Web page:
1H-NMR (400 MHz, chloroform-d) δ, ppm: 0.89 m (12H), 1.2-1.6 m 56H), 1.89 m (8H), 2.80 m(8H), 7.05 dd (2H, J 5.0 and 3.8 Hz), 7.30 dd (2H, J 5.0 and 0.9 Hz), 7.53 dd (2H, J 3.8 and 0.9 Hz), 7.61 s (2H).

13C-NMR (100 MHz, chloroform-d) δ, ppm: 14.16 (CH3), 22.74, 26.56, 26.81, 29.53, 29.83 (high int.), 29.94, 31.98, 34.92, 35.07 (CH2), 123.07 (quaternary C), 123.47 (quaternary C), 123.87 (CH), 124.85 (CH), 125.80 (CH), 126.87 (CH), 135.19 (quaternary C), 137.71 and 137.91 (quaternary C), 155.81 and 156.11 (C═N).

TABLE 2
UV Spectra of the oligomers 7, 8 and 9 in THF
λmax, nm(ε)
No. 1 2 3 4 5
7 212 260 303 340 503
(46400) (sh) (22400) (15100) (7990)
8 212 277 323 374 530
(36500) (15000) (13600) (18000) (133900)
9 210 285 310 382 617
(23500) (41900) (41900) (32340) (51500)

Example 4

wherein T is an end group being derived from the monomers used.

This polymer was obtained according to the general process for polymerization described above starting from equimolar amounts of compound 1 (R1=C5H11) and 3 (n=1, R=CH3) in the presence of 5 mol % of Pd(Ph3P)2Cl2.

The reaction time was 24 h. The reaction temperature was 65° C. Purification was carried out by Soxhlet extraction with methanol (24 h) and hexane (24 h). The yield was 39%. A black solid was obtained.

Elemental analysis (C22H24N2S2)n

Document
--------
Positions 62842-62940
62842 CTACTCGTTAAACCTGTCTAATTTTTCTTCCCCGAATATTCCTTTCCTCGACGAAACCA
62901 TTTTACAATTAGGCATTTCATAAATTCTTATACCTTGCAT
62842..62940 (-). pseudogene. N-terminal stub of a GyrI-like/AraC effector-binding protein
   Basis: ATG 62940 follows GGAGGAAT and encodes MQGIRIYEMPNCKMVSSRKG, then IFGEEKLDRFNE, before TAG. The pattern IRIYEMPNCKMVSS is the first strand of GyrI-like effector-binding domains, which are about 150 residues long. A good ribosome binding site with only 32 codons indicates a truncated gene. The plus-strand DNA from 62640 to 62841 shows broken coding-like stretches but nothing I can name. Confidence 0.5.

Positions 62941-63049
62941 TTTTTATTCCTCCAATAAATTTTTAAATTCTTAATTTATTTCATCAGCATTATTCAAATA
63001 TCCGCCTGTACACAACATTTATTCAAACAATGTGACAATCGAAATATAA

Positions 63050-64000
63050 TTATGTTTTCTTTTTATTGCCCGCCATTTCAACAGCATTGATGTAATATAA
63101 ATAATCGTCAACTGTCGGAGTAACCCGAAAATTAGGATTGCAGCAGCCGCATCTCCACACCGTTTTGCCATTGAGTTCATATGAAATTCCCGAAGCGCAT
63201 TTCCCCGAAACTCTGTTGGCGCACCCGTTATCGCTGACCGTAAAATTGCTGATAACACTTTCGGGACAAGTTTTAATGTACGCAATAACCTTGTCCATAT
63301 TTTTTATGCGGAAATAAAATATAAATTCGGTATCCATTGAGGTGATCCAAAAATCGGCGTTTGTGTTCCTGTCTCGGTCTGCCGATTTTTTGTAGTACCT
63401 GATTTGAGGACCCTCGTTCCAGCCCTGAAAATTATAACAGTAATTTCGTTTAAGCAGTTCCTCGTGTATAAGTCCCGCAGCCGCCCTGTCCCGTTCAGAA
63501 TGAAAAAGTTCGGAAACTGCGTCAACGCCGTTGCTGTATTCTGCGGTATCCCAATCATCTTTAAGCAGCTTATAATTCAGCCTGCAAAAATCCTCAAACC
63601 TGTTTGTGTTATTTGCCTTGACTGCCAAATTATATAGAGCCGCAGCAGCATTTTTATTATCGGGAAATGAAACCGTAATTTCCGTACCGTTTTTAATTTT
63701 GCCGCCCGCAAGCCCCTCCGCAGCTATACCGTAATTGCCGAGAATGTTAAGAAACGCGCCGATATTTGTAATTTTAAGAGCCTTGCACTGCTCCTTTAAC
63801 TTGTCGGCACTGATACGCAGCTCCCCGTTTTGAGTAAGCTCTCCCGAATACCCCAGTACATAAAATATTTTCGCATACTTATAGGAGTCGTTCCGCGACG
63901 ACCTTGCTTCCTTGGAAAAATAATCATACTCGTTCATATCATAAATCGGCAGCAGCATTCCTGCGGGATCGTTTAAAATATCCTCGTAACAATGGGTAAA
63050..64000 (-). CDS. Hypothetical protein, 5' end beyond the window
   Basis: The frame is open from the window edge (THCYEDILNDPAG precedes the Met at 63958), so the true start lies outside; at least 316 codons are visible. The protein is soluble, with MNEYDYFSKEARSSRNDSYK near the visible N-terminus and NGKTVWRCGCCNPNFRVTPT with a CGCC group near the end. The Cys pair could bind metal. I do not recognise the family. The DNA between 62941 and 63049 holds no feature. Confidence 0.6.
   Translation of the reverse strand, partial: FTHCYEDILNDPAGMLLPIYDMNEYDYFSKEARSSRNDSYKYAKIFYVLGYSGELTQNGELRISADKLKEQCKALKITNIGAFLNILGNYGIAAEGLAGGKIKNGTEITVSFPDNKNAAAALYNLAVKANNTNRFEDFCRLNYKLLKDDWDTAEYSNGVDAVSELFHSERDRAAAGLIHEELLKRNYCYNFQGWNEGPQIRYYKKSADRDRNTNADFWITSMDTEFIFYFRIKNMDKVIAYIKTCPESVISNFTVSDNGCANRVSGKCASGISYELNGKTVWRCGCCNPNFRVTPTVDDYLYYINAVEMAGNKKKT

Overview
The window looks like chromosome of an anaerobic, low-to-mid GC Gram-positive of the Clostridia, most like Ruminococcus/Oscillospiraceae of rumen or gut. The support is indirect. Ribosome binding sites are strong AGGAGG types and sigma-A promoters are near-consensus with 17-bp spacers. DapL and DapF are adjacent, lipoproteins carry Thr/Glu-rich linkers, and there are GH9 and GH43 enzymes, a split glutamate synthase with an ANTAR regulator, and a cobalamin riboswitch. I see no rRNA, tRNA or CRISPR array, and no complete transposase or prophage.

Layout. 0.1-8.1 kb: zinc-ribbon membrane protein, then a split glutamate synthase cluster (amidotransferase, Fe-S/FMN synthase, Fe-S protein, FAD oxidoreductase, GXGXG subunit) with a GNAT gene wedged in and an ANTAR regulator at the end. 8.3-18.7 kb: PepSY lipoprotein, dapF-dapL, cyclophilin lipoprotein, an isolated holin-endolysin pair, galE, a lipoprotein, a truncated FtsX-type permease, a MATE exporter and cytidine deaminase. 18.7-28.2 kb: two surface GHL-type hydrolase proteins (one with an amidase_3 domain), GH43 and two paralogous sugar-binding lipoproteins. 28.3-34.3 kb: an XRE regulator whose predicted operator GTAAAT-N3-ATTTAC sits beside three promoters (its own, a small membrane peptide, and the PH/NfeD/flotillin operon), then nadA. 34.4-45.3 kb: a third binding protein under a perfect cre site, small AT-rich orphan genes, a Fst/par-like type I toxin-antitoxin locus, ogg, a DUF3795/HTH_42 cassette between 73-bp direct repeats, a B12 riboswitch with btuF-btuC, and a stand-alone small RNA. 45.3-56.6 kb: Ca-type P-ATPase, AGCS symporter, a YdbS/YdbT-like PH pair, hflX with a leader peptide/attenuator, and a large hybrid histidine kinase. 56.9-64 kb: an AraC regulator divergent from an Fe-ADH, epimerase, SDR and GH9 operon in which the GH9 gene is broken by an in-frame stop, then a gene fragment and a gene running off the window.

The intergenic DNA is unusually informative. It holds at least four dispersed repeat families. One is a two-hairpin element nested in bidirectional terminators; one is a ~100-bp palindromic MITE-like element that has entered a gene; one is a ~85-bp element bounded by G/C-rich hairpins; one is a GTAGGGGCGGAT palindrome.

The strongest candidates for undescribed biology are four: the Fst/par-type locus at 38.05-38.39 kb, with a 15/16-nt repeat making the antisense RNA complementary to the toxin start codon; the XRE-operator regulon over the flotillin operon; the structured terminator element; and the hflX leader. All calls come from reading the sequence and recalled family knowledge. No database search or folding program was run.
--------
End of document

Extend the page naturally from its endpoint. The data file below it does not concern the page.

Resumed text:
Calculated (%) C 67.37, H 6.78, N 7.86, S 17.99,
Found (%) C 65.8, H 6.6, N 7.5, S 17.6,
UV (THF), c = 15 mg/l λmax (nm) Dmax
420 0.32
895 0.50

Color of the solution: pale green

Example 5

According to the general process for polymerization described above, starting from equimolar amounts of 5,7-dibromo-2,3-di(hexadecyloxy)thieno[3,4-b]pyrazine (1, R1=C16H33) and 5,5′-bis(trimethyltin)-2,2′-bithiophene in the presence of 3 mol % of Pd(Ph3P)2Cl2, after reaction at 75° C. for 24 hours and subsequent Soxhlet extraction with methanol and acetone, a polymer having recurring units of the formula below was obtained in a yield of 53% of theory.

The polymer had a weight average molecular weight (Mw) of 29,000 and a polydispersity of 2.1, in each case measured by GPC with the aid of polystyrene as a standard. In the UV spectrum, this polymer showed a λmax of 638 nm (THF).

Example 6

In a similar manner, starting from 1,3-dibromo-5,6-di(hexadecyloxy)cyclobuta[b]thieno[3,4-e]pyrazine and 5,5′-bis(trimethyltin)-2,2′-bithiophene in the presence of 4 mol % of Pd(Pb3P)2Cl2, after reaction at 80° C. for 36 hours and subsequent Soxhlet extraction with methanol and acetone, a polymer having the recurring units shown below was obtained in a yield of 65% of theory.

The polymer had an Mw of 21,500 and a polydispersity of 2.1, in each case measured by GPC using polystyrene as a standard. The UV spectrum of the polymer exhibited values for λmax at 298 nm, 495 nm and 920 nm (THF).

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Classifications
U.S. Classification528/377, 528/485, 548/117, 427/407.1, 528/373, 540/1
International ClassificationC08G61/12, C09K3/16, C07D333/36, C07F7/22, C07D495/04
Cooperative ClassificationH01G11/56, H01G11/48, C08G61/126, C07F7/2212, Y02E60/13, H01G9/028
European ClassificationC08G61/12D1F, C07F7/22C2